A Logo For London - New Edition
Art & design

A Logo For London - New Edition

Code 204750
Reviews (1) 5 out of 5
This fascinating book charts the history and development of the symbol from the early twentieth century to the present day.
About This Item

Author: David Lawrence
Publisher: Laurence King Publishing
Format: Hardback
Pages: 176

The London Transport bar and circle - also known as the bulls-eye or roundel - is an icon of commercial design. Over the last century it has come to represent not only London's transport network but also the city itself.

This fascinating book charts the history and development of the symbol from the early twentieth century to the present day, and explores its use across the company's many activities, as well as its wide-ranging cultural influence. The book is illustrated with posters, photographs and objects from the London Transport Museum archives, many of them previously unpublished.

About the Author:
David Lawrence is research fellow at the London Transport Museum, and principal lecturer in architecture and design history as Kingston University. He is an architect, design historian and broadcaster, and author of several books including Food on the Move (2010), Bright Underground Spaces (2008) and Underground Architecture (1994).

5 out of 5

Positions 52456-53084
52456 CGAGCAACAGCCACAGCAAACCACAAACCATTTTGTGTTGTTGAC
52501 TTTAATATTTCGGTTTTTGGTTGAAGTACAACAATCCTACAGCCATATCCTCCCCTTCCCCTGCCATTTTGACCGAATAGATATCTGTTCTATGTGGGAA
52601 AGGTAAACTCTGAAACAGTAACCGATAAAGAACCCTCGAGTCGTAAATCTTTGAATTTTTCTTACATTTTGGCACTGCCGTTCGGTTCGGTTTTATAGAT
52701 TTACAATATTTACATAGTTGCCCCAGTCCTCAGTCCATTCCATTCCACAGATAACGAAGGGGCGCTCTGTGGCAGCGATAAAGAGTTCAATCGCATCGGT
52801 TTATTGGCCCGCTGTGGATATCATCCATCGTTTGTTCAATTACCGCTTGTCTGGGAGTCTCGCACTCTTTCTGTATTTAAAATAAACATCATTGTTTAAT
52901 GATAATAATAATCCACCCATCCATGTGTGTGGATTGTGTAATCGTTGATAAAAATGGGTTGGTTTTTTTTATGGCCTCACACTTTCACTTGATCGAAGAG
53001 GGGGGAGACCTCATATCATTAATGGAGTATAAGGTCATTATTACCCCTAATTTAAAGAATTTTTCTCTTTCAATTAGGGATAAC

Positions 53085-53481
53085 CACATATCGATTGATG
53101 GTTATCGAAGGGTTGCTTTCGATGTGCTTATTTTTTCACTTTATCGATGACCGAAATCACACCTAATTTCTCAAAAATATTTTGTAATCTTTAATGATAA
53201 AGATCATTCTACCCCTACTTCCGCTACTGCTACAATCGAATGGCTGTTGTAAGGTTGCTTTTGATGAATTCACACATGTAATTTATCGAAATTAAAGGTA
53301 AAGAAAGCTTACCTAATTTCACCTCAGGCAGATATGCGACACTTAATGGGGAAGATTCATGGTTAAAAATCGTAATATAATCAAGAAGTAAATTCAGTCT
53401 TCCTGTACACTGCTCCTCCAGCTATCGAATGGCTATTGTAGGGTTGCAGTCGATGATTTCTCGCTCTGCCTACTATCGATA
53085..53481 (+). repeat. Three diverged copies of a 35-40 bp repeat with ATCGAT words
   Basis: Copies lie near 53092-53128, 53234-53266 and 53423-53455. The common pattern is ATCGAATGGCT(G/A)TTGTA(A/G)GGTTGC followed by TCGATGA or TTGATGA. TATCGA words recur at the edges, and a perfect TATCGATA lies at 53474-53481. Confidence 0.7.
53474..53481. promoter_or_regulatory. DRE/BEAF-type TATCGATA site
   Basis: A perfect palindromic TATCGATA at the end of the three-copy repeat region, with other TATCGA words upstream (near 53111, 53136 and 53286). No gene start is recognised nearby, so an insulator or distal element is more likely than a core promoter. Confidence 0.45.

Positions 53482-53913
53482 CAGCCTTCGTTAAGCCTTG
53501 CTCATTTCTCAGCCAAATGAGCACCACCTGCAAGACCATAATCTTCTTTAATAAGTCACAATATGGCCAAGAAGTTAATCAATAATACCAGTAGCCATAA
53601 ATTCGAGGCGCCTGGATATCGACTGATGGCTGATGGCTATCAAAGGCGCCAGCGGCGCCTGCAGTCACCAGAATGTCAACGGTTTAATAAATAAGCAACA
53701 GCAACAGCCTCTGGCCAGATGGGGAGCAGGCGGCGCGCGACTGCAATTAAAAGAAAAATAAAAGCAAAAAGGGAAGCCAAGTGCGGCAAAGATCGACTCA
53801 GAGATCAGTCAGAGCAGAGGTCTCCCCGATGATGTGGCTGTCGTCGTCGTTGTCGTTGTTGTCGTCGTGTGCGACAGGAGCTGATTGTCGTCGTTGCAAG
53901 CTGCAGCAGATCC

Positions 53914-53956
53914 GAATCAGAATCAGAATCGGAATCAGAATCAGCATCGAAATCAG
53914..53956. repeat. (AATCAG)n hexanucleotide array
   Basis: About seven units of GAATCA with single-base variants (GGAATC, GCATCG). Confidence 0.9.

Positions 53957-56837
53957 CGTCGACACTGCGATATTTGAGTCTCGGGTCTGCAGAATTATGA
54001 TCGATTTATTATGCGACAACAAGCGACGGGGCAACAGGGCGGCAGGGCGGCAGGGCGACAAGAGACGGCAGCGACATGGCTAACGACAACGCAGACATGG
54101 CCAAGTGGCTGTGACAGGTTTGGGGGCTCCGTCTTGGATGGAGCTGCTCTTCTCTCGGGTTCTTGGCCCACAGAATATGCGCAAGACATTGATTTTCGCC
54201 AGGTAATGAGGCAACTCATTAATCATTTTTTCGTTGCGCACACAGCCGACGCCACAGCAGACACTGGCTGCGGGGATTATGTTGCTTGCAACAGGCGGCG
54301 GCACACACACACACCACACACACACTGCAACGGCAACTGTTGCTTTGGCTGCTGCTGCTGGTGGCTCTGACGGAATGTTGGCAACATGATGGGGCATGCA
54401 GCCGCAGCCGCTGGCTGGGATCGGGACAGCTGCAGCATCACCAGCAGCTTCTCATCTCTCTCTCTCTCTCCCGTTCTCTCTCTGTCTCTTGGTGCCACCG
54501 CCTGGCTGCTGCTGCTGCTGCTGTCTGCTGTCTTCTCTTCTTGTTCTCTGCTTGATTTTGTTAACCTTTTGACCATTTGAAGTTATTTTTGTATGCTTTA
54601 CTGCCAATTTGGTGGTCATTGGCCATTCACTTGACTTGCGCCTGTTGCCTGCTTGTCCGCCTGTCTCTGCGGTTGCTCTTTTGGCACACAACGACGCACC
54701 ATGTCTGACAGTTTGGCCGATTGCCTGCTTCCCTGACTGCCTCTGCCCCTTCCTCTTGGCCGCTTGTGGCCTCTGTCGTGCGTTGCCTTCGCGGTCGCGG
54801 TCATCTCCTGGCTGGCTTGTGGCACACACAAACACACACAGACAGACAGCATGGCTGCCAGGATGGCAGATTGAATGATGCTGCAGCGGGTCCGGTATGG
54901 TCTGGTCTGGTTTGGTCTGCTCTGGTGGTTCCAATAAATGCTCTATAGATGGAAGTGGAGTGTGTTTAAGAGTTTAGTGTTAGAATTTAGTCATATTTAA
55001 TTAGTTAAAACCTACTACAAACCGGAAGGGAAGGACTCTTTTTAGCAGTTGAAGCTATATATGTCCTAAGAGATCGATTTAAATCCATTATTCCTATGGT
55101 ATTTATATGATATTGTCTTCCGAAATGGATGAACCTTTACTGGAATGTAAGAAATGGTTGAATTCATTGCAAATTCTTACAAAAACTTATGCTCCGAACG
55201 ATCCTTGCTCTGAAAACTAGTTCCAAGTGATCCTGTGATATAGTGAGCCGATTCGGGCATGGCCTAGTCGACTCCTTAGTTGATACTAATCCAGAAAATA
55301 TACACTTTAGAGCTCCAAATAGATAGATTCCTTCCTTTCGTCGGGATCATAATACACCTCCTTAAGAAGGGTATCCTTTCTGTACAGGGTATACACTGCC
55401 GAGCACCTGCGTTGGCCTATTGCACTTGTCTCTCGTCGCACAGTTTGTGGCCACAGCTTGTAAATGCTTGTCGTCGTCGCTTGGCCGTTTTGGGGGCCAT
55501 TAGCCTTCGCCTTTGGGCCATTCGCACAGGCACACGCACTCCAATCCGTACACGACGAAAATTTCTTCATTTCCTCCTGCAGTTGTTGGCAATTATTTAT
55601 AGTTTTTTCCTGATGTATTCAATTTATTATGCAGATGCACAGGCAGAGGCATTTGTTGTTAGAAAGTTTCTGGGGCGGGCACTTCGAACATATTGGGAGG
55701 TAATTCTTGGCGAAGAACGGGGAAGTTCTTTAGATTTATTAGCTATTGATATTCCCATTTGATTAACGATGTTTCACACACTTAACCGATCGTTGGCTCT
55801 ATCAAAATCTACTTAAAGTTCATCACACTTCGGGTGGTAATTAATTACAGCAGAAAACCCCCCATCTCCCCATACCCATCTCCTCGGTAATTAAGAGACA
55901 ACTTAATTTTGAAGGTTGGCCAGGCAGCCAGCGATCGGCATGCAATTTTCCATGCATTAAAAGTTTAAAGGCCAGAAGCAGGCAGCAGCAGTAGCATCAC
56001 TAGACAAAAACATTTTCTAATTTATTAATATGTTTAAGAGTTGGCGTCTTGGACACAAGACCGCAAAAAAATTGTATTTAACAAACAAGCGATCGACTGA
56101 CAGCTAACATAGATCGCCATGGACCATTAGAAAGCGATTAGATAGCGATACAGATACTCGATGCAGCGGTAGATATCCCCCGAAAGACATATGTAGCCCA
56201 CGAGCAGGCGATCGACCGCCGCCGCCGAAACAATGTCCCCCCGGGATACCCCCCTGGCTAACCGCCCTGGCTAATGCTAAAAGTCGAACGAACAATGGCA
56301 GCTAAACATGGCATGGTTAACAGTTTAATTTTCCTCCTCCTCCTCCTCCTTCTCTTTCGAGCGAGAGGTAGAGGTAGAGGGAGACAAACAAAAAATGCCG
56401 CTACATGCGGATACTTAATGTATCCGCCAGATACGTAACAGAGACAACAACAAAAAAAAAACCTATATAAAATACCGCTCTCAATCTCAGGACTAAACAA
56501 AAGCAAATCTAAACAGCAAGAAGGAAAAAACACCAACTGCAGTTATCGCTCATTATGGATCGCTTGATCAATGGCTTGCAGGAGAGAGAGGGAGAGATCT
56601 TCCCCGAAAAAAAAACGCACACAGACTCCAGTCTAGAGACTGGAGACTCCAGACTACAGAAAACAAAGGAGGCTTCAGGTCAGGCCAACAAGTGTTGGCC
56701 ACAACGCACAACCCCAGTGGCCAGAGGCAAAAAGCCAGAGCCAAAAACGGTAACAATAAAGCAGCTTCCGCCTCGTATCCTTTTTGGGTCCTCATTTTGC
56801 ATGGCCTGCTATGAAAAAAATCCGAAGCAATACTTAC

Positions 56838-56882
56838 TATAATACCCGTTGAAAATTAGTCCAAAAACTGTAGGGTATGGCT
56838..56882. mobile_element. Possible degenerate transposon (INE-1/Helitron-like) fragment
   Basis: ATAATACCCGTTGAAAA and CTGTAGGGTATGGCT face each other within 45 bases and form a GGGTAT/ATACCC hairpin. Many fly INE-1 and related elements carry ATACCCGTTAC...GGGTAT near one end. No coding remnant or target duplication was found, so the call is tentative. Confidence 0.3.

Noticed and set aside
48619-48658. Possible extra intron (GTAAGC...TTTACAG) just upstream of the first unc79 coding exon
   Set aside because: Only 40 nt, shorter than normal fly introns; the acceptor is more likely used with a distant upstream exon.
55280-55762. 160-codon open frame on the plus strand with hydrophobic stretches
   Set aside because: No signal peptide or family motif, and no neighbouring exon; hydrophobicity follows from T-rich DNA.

A wealth of information contained in an easy to read volume. Copiously illustrated in a hard back of 176 pages this almost A4 size book is a delight to read. From the earliest roundel of 1908 through numerous iterations to the roundel of today we are taken on a timeline of innovation. As the roundel of today is known the world over as an inspired piece of advertising, it was originally required to clearly denote the station name from the plethora of other advertising. This it did and with the inspired leadership of Frank Pick together with the brilliance of Edward Johnston a whole new set of clearly understood roundels appeared in the 1920s. The author goes into much detail on the recent political history of London Transport but manages to steer a factual line throughout. I think this book does the roundel proud in that it is indeed a Logo for London. It can know be seen on Boats, Trams, Bicycles as well as London Buses and of course in its birthplace, The London Underground. A good Index is provided with ideas for further reading plus a page giving details of the authors Primary Sources.
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